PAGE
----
February 14, 2010


As we begin to ease into the idea of retirement, Jan and I are starting to discuss how we want to live out our golden years. Probably the biggest consideration facing us is where to live. Do we want to stay where we are, or do we want to start out fresh someplace else?  And as time passes, "someplace else" is looking better and better to us.

One of the areas that we're seriously considering is southwest Missouri, where I was born and raised.  Jan's home base is St. Louis, but she attended college in my hometown, Springfield.  So we're both familiar with the region.

When I left Springfield in 1974, I was fairly certain that I'd never return to live.  But things change, and maybe it's true that home always lures you back in the end.  In the 36 years since leaving, I've not paid a lot of attention to what was going on in the Ozarks. Chats with my mom and occasional visits back are all that I've had to give me any semblance at all about what has been happening there.  But lately, I've been reading the local paper and doing other research to bring me up to speed.

It was during one of these searches that I found out what had happened to Heers.

Heers ... circa 1916

Heers (pronounced "hers") was the department store in Springfield.  Of course, there were Kresge's and Woolworths, but Heers was the big shopping mecca.  It was the one with the latest fashions, the newest household appliances and the best toy department.

During the years before I started what passed for kindergarten and the arrival of my sisters, mom and I would walk to the bus stop on Glenstone Avenue and ride downtown to the Square for a day of shopping. We'd browse the small shops, have lunch at the counter at Kresge's and then head for Heers.  We'd ride the elevator up and down, the operator calling out the floors and features, and would usually buy a thing or two before I became tired and cranky, and we headed home again.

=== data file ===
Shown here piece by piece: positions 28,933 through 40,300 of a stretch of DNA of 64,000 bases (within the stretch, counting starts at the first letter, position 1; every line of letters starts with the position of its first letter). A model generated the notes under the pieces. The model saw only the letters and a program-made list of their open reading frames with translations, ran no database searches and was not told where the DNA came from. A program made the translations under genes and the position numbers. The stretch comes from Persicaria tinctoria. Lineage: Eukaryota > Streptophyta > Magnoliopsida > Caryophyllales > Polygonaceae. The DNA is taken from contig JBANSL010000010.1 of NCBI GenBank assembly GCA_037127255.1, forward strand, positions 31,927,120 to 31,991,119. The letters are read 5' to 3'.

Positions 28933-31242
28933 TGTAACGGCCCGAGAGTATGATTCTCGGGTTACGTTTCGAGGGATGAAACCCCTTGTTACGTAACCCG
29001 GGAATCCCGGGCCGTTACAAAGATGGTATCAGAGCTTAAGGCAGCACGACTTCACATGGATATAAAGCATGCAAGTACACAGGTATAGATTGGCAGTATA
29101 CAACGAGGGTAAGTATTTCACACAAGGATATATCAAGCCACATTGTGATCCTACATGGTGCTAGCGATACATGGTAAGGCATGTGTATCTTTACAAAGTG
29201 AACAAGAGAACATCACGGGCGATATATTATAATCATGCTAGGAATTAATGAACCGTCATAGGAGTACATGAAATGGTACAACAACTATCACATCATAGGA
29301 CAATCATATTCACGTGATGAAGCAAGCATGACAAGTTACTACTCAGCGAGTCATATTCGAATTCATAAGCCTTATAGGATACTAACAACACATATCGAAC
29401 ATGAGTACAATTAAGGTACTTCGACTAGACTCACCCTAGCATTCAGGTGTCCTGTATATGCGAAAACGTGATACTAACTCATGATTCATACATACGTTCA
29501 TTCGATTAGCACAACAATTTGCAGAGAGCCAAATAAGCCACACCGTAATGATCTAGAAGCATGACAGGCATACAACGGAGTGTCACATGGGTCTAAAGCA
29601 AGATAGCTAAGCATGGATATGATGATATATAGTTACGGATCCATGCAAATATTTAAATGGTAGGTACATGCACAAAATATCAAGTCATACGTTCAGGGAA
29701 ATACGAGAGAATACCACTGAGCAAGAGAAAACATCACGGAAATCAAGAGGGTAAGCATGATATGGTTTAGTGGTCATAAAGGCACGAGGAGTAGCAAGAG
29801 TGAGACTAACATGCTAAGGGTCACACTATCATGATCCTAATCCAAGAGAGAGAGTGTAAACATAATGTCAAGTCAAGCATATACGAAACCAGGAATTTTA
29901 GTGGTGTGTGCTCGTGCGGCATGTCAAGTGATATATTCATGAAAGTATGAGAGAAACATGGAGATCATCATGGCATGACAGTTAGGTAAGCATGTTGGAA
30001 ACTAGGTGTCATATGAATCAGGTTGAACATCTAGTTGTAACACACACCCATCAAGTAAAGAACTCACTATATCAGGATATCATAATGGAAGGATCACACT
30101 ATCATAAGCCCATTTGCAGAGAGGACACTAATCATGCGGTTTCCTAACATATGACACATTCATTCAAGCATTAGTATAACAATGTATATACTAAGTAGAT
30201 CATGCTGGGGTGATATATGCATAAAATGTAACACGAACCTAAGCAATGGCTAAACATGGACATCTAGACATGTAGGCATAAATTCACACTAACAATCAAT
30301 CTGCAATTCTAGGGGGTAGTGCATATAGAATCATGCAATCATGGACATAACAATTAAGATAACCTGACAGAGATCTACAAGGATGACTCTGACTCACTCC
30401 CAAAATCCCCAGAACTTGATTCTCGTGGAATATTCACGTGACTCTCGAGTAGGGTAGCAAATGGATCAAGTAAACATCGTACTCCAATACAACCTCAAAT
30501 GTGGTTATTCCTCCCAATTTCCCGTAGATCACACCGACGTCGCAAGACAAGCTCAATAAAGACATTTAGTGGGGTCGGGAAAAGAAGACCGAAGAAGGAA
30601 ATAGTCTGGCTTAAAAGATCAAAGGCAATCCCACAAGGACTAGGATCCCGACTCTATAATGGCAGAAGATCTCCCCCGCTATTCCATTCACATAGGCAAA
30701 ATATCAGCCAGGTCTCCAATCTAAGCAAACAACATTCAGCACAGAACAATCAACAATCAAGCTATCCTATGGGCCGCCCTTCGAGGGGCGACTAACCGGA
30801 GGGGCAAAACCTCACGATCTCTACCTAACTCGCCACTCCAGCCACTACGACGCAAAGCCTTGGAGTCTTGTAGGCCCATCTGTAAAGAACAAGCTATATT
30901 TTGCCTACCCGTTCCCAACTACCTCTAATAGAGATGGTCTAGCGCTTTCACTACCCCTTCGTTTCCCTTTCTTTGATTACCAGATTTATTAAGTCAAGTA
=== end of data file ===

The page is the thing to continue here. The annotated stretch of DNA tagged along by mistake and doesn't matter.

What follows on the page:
Heers was the first building in the city with an escalator, and it was after my first escalator ride to the mezzanine and peering out over the wall to the first floor below that I realized that I had a paralyzing fear of heights.

The Heers Of My Youth ... 1950's

In my teens, the entire downtown area started to go to hell and Heers fell from popularity, a victim of the developing malls in the outlying areas.  The city spent millions closing off the Square to traffic and rechristened it "Park Central Square", although no parks were within walking distance.  After the bums, punks and drug addicts took over for a decade, the city spent millions more dismantling what they had done and reopened the area to traffic, where it once again became "The Square".  Nothing much changed though and the area remains stagnant and unappealing today.

Heers closed it's doors years ago, and it's many windows were bricked over in an effort to keep it from further decay.  Several years ago, a city slicker land developer from St. Louie made some deal with the city to buy the building and transform it into either a condominium or an upscale hotel.  Good luck with that city boy.

Heers Today ... Complete with Saviour (Or Not)

What happened to downtown Springfield wasn't that unusual. The same thing has happened to thousands of other places across this country.

If and when we ever decide to move back to the area, I think we'll find that we can go home again.  It's just some of the memories that will be missing.

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